Visa might be doing all that it can to distance itself from Bitcoin, but Mastercard is adopting a different approach. The company has actually been fairly open about how it has helped facilitate Bitcoin purchases. For those new to the crypto market, making a purchase via credit card is often the easiest route to Bitcoin ownership. Mastercard has reaped the benefits of this and it has certainly shown within the company’s bottom line. However, in the wake of Bitcoin’s Q1 2018 price dip it appears that the interest in buying cryptocurrency has slowed, with Mastercard blaming this for a fall in growth.
Cooling cryptocurrency interest
The leading digital payment provider has seen its cross-border volume drop by 2%, as fewer people were buying Bitcoin and other digital currencies with a credit card. Speaking on a recent earnings call, Martina Hund-Mejean (Mastercard CFO) said, “This is due to the recent drop-off in crypto wallet funding. We expect cross-border growth to moderate somewhat.”
Mastercard has revealed that South Korean questions regarding the legality and Japanese security issues have seen cryptocurrency buyers pull back. “There’s a lot of concerns even in Japan because one of their biggest exchanges got hacked. As you can see, right now there’s a little less interest than there was in the latter part of the fourth quarter and the first quarter.” said Ajay Banga (Mastercard CEO). Many banks have prohibited the purchase of cryptocurrencies, including the Bank of America, Citigroup, and JPMorgan Chase. These bans occurred almost in unison back in February, with the banks declaring potential credit risks and price volatility as the reason behind the new measures. It’s evident that Mastercard is still feeling shockwaves from the implementation of these bans.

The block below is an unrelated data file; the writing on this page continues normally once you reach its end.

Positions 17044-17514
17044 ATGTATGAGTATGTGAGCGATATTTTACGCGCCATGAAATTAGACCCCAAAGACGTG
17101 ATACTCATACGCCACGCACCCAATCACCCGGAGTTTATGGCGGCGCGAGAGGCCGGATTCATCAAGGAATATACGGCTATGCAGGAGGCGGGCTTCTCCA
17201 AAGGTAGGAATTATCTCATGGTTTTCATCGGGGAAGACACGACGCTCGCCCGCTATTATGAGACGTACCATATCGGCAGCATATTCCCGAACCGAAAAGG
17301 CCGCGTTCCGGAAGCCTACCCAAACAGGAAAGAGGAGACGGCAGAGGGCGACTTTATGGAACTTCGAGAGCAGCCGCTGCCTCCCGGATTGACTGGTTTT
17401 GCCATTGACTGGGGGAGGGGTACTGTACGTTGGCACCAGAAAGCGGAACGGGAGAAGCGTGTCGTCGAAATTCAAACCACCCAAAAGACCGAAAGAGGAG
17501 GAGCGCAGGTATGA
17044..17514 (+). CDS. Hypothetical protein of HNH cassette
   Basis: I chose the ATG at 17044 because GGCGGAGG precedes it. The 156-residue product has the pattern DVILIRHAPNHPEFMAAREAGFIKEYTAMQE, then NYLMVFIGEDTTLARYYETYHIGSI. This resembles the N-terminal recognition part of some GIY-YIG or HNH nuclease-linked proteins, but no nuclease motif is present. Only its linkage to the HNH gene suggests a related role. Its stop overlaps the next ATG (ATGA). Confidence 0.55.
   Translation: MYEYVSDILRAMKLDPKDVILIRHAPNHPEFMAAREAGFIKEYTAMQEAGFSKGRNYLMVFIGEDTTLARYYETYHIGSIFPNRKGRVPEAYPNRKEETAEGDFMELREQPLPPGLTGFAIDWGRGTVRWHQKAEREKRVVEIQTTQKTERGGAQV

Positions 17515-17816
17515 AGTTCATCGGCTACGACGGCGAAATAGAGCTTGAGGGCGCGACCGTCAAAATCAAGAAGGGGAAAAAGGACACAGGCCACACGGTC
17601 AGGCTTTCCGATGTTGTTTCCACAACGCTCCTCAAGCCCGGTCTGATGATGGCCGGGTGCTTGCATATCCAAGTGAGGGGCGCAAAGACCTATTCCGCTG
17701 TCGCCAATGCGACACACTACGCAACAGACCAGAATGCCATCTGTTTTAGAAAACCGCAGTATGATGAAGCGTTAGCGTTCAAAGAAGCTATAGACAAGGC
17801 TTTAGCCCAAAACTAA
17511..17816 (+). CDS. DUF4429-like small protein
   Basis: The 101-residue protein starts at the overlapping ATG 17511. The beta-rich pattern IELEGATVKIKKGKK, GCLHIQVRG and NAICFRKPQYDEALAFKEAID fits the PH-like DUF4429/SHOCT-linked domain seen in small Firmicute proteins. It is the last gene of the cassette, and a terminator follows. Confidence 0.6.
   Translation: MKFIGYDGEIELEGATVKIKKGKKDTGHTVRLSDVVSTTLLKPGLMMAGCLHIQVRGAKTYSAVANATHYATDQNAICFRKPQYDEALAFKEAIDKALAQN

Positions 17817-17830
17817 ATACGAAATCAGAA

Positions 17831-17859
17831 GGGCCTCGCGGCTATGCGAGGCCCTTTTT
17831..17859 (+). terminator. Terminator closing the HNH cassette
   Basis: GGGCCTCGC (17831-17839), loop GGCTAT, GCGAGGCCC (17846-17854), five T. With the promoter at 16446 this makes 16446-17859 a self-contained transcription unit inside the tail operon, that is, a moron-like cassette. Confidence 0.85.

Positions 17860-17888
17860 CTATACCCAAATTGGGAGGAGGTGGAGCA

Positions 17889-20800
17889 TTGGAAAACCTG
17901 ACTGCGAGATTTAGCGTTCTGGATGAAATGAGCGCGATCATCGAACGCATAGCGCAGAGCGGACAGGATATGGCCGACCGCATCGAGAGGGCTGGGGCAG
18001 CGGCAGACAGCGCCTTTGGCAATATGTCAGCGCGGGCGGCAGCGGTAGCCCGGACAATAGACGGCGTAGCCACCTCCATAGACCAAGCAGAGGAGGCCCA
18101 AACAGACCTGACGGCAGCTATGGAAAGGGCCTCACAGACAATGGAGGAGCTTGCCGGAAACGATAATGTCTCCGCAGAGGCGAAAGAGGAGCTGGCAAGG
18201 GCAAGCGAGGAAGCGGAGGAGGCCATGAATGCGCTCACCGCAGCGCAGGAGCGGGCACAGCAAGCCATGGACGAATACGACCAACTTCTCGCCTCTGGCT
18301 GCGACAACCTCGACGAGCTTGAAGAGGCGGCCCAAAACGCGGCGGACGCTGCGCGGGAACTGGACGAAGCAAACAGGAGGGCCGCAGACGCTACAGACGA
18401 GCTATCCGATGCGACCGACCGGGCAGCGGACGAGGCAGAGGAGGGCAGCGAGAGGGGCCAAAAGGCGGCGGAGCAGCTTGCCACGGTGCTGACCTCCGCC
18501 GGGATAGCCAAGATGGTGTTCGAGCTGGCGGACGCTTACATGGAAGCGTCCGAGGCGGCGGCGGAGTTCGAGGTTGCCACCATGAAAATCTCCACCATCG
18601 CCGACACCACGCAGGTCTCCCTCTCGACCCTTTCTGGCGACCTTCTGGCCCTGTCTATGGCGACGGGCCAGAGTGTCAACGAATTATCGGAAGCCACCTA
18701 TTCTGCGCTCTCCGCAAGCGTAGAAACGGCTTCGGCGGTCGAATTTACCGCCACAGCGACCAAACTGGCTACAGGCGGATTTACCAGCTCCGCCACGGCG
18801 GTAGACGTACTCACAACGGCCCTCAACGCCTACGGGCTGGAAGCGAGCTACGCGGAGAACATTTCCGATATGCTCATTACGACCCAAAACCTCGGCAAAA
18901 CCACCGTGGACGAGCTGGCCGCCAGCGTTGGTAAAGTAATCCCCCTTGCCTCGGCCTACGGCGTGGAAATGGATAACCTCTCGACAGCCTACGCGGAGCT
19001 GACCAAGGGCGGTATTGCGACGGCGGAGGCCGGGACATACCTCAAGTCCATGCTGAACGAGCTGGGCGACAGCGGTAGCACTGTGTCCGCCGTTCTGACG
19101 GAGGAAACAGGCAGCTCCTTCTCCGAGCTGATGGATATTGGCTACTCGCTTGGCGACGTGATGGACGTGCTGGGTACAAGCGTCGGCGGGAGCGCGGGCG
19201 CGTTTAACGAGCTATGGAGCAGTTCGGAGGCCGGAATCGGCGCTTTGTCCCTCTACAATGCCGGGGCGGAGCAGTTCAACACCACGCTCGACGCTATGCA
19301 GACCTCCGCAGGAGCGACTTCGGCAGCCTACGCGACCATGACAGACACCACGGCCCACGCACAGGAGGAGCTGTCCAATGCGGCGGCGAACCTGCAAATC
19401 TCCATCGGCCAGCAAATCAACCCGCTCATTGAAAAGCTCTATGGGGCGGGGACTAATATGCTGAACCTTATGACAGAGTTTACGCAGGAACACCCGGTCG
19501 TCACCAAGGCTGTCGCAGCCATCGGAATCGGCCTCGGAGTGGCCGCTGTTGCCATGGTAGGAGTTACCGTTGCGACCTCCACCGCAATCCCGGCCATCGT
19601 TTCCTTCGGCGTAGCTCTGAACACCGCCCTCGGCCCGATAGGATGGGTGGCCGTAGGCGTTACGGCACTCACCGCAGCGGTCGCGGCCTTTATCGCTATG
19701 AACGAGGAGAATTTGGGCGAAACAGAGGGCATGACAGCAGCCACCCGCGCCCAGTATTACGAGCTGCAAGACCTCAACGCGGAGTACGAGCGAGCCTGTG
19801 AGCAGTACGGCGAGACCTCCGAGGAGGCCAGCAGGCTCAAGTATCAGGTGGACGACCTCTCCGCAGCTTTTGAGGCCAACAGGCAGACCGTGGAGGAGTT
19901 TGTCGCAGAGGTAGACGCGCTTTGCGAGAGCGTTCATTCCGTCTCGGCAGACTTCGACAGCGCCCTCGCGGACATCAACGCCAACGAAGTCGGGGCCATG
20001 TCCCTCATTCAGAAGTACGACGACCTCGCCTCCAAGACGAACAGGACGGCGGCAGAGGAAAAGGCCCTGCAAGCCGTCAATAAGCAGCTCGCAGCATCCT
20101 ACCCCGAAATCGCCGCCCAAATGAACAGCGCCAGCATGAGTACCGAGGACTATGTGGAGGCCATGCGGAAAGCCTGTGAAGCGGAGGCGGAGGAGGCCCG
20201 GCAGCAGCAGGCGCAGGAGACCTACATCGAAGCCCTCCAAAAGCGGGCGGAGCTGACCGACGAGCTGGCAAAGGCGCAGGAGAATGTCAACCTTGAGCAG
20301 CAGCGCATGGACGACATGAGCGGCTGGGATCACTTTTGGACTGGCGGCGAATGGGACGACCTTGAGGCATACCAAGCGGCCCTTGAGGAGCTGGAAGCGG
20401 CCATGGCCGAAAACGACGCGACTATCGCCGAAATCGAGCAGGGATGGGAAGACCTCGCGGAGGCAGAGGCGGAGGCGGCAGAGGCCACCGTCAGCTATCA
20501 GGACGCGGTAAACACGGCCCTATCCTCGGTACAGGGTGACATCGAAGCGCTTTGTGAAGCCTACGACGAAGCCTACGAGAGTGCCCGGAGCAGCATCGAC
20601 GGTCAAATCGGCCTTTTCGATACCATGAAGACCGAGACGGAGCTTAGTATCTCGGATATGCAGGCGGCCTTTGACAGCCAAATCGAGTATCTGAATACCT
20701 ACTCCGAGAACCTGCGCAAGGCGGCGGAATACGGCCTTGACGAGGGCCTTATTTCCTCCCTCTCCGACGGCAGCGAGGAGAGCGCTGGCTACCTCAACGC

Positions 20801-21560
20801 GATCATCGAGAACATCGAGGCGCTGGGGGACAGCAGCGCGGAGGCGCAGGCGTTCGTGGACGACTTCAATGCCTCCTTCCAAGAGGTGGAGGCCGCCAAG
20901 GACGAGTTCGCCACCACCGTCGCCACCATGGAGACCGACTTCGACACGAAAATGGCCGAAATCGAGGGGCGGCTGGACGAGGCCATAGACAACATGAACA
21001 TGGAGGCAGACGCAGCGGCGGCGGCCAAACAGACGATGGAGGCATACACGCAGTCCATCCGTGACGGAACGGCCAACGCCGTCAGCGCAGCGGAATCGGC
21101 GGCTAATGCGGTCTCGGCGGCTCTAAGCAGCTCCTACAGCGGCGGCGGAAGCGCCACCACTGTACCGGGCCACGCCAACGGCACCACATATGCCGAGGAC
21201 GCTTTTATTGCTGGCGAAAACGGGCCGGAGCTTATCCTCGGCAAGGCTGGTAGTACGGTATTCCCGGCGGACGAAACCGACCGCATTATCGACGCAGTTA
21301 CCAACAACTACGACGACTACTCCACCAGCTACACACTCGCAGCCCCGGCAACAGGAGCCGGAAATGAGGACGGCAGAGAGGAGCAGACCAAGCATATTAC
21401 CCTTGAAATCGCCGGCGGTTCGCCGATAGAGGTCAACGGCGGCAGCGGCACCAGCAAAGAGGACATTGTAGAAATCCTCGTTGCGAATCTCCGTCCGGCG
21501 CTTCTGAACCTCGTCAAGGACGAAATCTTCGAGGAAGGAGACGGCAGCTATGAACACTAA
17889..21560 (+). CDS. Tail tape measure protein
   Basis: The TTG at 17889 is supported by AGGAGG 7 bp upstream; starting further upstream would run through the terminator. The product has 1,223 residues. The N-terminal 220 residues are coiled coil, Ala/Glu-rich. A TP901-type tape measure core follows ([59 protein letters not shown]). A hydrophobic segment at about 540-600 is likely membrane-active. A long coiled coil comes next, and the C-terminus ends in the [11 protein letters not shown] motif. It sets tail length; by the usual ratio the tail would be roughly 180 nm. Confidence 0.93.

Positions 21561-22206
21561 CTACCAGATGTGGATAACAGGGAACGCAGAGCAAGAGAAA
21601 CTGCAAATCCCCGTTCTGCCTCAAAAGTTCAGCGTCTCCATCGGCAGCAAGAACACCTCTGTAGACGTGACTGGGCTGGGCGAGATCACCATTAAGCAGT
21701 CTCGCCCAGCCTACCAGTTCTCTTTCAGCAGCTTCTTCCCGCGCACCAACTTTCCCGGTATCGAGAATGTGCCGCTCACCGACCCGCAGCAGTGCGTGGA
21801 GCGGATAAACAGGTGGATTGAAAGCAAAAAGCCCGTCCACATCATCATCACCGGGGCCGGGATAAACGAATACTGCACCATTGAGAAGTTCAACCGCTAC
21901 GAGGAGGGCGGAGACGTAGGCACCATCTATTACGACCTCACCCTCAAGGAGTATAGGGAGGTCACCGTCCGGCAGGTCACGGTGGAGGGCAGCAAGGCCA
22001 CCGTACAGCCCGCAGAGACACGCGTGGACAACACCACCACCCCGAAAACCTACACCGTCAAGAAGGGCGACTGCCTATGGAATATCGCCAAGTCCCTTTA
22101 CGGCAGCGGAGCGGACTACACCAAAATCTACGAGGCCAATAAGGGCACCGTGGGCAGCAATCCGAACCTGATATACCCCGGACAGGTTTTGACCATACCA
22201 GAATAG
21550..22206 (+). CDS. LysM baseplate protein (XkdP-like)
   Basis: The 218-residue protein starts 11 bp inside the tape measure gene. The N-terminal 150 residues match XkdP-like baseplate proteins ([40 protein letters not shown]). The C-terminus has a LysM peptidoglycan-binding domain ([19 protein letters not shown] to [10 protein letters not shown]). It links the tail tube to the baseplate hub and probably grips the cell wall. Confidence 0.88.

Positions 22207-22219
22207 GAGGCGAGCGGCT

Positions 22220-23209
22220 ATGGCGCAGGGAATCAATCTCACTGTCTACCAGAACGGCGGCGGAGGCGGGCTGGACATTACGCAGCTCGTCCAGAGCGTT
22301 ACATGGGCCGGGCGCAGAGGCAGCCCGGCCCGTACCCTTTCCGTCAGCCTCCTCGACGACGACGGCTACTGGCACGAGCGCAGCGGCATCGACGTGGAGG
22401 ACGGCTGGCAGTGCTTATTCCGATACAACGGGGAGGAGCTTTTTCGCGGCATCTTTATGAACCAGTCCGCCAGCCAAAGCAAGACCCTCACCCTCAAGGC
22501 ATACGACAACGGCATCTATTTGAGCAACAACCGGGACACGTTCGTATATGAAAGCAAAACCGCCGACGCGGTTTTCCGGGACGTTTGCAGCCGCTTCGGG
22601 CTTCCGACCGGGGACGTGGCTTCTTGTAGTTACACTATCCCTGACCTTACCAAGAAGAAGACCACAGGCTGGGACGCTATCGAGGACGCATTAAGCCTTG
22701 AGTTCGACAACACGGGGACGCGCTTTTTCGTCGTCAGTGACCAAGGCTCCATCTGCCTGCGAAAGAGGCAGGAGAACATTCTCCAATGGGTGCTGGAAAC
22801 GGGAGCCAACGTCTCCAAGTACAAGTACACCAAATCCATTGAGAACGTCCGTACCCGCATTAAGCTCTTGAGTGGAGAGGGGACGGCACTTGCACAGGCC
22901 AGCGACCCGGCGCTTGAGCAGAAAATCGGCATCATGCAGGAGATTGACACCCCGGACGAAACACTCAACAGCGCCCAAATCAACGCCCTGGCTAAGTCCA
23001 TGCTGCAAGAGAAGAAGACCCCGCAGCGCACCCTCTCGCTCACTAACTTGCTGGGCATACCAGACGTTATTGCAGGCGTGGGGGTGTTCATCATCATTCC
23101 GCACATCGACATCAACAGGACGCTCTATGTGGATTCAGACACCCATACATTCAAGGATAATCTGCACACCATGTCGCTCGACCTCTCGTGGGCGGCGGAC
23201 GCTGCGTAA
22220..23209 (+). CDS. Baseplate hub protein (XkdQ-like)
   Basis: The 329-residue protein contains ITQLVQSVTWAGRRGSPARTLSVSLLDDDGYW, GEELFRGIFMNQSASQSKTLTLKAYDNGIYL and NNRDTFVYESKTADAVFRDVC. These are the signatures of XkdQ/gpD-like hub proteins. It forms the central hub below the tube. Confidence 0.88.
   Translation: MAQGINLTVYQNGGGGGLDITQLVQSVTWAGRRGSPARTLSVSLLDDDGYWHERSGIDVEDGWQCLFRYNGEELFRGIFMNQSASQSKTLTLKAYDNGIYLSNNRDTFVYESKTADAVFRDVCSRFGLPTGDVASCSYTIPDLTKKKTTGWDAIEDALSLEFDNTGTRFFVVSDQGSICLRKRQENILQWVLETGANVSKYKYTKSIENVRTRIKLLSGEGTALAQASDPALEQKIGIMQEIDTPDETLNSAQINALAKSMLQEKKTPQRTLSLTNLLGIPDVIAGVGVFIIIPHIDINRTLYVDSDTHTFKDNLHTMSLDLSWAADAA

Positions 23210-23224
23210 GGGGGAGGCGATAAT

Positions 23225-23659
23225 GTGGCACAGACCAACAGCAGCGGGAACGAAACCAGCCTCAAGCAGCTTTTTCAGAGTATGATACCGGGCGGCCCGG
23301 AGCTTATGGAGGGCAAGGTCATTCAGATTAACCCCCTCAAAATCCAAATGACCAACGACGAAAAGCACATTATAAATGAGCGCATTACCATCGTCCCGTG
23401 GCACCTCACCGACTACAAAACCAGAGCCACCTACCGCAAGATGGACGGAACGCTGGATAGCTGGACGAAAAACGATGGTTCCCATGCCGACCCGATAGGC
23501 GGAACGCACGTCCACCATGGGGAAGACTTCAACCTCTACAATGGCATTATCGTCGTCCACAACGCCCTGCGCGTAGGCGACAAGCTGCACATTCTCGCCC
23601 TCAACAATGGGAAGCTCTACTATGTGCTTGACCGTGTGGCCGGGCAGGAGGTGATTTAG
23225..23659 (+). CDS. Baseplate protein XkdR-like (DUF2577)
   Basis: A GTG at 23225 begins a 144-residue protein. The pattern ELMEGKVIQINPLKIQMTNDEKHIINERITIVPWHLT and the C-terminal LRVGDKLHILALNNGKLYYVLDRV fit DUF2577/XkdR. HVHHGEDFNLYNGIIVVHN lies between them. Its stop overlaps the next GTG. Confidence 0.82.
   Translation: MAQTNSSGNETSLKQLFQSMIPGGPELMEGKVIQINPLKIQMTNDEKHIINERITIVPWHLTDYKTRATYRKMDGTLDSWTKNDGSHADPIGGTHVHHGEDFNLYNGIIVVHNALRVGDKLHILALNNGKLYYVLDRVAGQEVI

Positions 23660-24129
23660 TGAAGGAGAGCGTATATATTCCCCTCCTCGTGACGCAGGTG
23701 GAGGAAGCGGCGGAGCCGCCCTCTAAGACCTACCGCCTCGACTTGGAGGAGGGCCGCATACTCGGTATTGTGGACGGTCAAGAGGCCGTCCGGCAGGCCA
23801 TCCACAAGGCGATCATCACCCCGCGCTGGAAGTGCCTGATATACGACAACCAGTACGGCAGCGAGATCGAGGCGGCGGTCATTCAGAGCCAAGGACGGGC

No cause for concern
Echoing comments made recently by Nvidia CEO Jensen Huang, Mastercard has stressed that cryptocurrency isn’t a key part of the company’s corporate strategy. “This is not something we count on because we just don’t know how to predict it or we don’t even want to count it,” said Banga. Mastercard’s links to cryptocurrency are interesting, but James Friedman (Susquehanna Financial Group Analyst) believes that it doesn’t hold much relevance to Mastercard’s business. He said, “It’s their job to transact anywhere that the consumer or merchant carries their card, and cryptocurrencies is the place it’s showing up. But, I don’t think it’s relevant to the Mastercard investment thesis, we won’t penalize them for it.”
Returning to form
During Q4 2017, Bitcoin’s price rise had the world in a frenzy, as it hit a staggering $20,000. Since the turn of 2018, Bitcoin has experienced an extremely harsh price correction, losing approximately half its value during the first three months of the year. While the leading cryptocurrency might have been on the ropes, it certainly wasn’t down for the count. In recent weeks, Bitcoin has shown signs of a turnaround, reaching $10,000 this past week.